The paperback cover is ready, and no, neither one of the hands on it is mine, as some people have asked me. Responding to “Don’t you love it as much as we do? We hope so!” was about as much input as I was allowed to have in the cover’s design. And after getting over the initial stupefaction of seeing a visual interpretation of 300 plus pages of words and after having lived with the hard cover for so long now, I do indeed love it.
So what character’s hands are on the cover? Definitely Scheherazade’s. The other people in the book wouldn’t do henna, unless it was part of an orientalist-themed party, the sorts of parties that aren’t organized by the people the people in The Night Counter know.
There is in fact a lot more henna in my real world than in the real world of The Night Counter. Scheherazade’s people are the ones who brought henna to the UAE area, where it is very much a part of daily life. On the practical side, it is still used for making hair stronger and covering gray. But where it really shows its true colors is as hand and foot art. The Gulf women, as well as many people who have lived here a long time, go have their hands and feet painted for most special occasions, especially weddings. The artwork is usually done by Sudanese women, who move with such agility that it’s like watching one of those speeded up painting videos from PBS. The possibilities for intertwining flowers and vines are pretty endless, and it will stay nearly pristine for about week. Red henna, that’s the real stuff. Black henna, which is used on the desert safari tourist circuit, is synthetic, and I’ve seen more than one allergic reaction to it.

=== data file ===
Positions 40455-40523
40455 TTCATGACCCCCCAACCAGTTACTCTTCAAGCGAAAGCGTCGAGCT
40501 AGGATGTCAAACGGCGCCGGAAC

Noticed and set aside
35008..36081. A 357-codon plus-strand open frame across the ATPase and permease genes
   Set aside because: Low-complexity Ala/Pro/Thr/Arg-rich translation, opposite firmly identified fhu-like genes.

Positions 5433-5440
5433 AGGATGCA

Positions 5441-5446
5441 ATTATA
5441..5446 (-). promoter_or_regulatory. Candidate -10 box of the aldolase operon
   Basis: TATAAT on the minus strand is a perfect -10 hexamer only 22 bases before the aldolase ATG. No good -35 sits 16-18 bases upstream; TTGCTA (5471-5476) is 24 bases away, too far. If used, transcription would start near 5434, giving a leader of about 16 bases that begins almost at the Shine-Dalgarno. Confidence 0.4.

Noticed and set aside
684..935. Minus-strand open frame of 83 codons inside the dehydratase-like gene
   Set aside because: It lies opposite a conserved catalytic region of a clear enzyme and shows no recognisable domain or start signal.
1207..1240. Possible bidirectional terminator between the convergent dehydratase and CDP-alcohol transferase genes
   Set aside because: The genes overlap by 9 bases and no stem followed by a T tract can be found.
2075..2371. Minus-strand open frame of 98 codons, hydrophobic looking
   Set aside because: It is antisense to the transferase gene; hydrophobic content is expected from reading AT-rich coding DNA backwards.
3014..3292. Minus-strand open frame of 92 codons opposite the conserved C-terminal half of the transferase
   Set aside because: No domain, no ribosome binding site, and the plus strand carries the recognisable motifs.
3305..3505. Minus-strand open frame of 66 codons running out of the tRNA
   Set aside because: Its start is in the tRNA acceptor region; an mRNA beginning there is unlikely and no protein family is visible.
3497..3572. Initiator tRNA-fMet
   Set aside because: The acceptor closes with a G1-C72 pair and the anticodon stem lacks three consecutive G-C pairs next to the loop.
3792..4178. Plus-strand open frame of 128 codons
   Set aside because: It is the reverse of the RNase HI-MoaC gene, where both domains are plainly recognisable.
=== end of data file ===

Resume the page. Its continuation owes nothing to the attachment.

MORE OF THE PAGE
I kind of get freaked out by the images my mind creates out of the fading henna, when the flowers and vines can morph into disturbing shapes. Henna isn’t for everyone, and probably most of the women in The Night Counter, aside from Scheherazade, don’t have the time and patience to sit down for henna design as a part of regular US-paced life. Well, maybe Randy, if she gave up her weekly manicures and pedicures could squeeze henna in, but then I’m sure Scheherazade would wonder who wants to see henna on unmanicured hands?